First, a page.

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Surviving Audio Localization
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Surviving Audio Localization

February 14, 2007 Article Start Previous Page 3 of 6 Next

1.3 Recording constraints

Be specific about what you want and list your recordings specs:

- Distance between actors and microphone

- Type and / or brand of microphone

- Levels and volume settings

- Studio environment (rooming etc.)

- Cut and clean rules: what and where to cut to avoid unnecessary silences, acceptable clicks or other parasite sounds etc.

- Format (i.e. wav 48/24) and folder structure for delivery: individual files sorted by character and categories, Pro Tool or Pyramix sessions for videos with tracks synched on image etc.

These technicalities are not trivial: they help overall consistency and save a lot of time during post production; levels adjustment will be light and the final M&E (music and effects) will not require much fine tuning.

Make sure this list is sent early enough overseas so that it can be translated if needed.

Time constraints are important to manage disc space and streaming but also to optimize animation: the more rigid they are, the more U.S. and localized audio waves will look alike (and the longer it will take to record). These are decided by your lead sound person in coordination with animation. Finally, translators need to know how much they need to twist the number of syllables or bend their translated text so that it matches the constraint.

- Voice Over (A.K.A. VO)

Oddly enough, it’s a no constraint and usually applies to AI barks and one liners whose dependency on image is poor. You don’t get to see close-ups on characters delivering lines. In reality you want lines to be roughly the same length but that doesn’t need to be precise.

- Time Constraint (A.K.A. TC)

Localized files can be -/+10% longer or shorter than U.S.’s. It’s mostly a safety net to prevent movement synch issues: you’ve just stabbed a guard in the back and he collapses. It’s nicer if he stops moaning after he’s dead. The difference is quite detectable for collision, jumps, hits and impacts you can actually see on screen. But unless you’ve got bionic ears you won’t be able to tell a TC line from a STC. But if you zoom in on the wave you’ll definitely see a difference.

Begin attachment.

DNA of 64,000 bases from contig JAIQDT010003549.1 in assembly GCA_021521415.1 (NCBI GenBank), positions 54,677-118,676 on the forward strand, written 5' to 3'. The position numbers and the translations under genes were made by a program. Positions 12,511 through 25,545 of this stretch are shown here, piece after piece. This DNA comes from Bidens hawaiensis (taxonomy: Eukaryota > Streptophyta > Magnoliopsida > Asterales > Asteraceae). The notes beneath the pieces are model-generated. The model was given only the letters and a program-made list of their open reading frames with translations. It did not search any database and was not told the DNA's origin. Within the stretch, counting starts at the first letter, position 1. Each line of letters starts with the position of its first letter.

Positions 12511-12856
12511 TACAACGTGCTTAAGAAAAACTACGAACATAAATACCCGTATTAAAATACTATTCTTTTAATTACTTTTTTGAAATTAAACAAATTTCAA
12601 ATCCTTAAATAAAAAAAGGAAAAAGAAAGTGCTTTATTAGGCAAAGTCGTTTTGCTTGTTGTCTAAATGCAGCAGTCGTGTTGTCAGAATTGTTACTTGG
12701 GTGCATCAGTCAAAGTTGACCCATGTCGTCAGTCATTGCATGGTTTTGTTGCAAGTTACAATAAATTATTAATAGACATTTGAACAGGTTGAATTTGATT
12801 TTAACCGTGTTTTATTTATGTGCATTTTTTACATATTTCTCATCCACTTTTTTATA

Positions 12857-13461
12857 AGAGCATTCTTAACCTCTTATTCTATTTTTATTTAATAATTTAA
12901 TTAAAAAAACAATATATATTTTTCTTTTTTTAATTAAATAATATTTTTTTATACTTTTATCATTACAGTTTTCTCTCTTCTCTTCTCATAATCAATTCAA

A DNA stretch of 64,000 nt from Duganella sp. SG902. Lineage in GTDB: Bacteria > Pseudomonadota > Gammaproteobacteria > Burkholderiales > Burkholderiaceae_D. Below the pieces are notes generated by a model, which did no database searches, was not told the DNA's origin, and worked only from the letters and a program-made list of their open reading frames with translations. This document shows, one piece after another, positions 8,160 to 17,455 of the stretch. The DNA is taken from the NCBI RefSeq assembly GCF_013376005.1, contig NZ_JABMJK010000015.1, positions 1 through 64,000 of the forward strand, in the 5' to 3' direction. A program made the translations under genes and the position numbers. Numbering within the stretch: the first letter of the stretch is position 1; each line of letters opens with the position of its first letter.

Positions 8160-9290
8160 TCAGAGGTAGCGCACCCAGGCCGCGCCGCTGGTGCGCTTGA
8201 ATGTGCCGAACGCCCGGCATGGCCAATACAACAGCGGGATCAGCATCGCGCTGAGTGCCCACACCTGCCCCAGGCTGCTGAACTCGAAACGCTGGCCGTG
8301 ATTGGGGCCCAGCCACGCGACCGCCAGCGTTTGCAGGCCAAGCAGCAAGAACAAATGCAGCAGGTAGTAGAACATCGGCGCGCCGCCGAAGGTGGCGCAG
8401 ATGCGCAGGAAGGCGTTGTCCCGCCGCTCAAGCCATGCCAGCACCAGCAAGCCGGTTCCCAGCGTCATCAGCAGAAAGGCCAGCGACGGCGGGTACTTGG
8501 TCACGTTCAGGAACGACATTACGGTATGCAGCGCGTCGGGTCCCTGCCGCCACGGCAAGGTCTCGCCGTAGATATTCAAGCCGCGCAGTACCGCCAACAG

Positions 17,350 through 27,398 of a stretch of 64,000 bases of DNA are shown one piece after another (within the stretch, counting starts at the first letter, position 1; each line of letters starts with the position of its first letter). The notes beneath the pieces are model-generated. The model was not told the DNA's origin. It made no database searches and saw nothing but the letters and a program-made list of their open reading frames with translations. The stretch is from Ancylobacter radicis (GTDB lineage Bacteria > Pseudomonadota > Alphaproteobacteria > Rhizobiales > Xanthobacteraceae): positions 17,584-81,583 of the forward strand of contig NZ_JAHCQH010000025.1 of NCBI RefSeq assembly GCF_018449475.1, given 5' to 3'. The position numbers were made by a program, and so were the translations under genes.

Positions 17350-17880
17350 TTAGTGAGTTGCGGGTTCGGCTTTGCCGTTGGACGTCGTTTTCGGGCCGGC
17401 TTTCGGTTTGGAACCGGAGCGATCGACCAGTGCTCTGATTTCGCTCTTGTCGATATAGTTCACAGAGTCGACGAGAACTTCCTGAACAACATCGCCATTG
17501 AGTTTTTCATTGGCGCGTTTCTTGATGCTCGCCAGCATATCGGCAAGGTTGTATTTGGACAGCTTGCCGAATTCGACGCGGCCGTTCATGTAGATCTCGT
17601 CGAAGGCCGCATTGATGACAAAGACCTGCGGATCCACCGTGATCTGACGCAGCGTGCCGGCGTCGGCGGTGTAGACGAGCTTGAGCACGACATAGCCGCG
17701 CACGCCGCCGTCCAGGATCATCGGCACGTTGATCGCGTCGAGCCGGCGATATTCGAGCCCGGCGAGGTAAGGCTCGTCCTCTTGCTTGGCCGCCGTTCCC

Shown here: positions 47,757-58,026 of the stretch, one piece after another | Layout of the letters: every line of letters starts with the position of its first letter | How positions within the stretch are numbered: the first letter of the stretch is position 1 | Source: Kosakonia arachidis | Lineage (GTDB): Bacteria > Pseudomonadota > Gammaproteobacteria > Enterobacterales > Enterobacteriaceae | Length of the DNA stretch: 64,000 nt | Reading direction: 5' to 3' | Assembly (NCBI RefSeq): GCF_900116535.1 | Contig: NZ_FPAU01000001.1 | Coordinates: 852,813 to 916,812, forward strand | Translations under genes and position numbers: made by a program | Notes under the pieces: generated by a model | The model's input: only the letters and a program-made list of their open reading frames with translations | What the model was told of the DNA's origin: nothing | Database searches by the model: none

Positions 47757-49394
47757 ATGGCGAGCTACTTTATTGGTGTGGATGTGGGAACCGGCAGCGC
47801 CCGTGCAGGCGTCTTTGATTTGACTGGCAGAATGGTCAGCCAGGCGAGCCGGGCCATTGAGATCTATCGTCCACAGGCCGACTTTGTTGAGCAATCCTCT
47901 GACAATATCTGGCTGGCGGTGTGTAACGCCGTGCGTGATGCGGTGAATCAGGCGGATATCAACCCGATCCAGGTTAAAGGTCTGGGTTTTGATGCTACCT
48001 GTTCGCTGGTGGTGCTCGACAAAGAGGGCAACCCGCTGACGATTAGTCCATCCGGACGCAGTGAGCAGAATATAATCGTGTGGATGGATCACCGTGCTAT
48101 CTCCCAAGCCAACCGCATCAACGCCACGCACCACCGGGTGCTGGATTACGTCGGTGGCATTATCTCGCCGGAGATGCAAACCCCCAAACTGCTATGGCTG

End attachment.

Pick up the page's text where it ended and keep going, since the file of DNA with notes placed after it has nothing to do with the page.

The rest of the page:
Figure 4: Blue graph is U.S., green is localized file.

- Strict Time Constraint (A.K.A. STC)

Length of U.S. and localized files match (exactly). Those are mainly used in scripted dialogue that do not feature close ups.

Figure 5: STC files

- Sound Synch (A.K.A. SS)

The SS is an overzealous STC that mirrors silences in its corresponding U.S. file. It’s well illustrated if you compare two waves: length and form are identical. It’s used in scenes where animation and dialogue are intricate, i.e. you see the back of one character yelling on the phone: you don’t want the arms to wave on silence. If it’s a close-up of a giant speaking mouth you want words to come out of it when it’s open. Sound synch, commonly used in games for kids, can also be considered a (cheap) variant of lip synch. Note that the bigger the constraint is, the tougher on translators and actors.

- Lip Synch A.K.A. (lip)

High resolution cinematics call for lip synch but not for all lines (thank God) mainly because face animation is super long. The best setup is to prepare U.S. sessions in which dialogue and image are already synched (locked on time codes). Localization studios just need to mirror the dialogue tracks to get an identical print. Spanish (purple) mirrors US (blue). You get almost ready to mix material on which M&E will adjust fine (see Figure 6: synch session).

Figure 7: 2 lip synch files

1. 4 Quotes & Budgets

You need detailed quantities and rates because you will then initiate a purchase order. If the quantity is huge you may be able to negotiate rates. Here is what a sound quote looks like (for one language):

Note that some companies may ask for a 30% or so installment. Should quantities change significantly you need to ask for a new quote; adapt your budget and schedule. This is why the person in charge of the localization budget and overall organization must be kept in the loop at all times.

But your audio budget is not yet final. The following costs may be added (they may be in-house or external).

  • Check on localized audiobases (overall quality, integrity): n days of work x languages

  • Post production on localized audiobases (special effect, editing)

  • Additional recording session for cinematics: n languages

  • Video editing: n days of work x languages
  • ubtitling: n days of work x languages
  • Integration: n days of work x languages
  • Sound debug : n days of work x languages

Article Start Previous Page 3 of 6 Next

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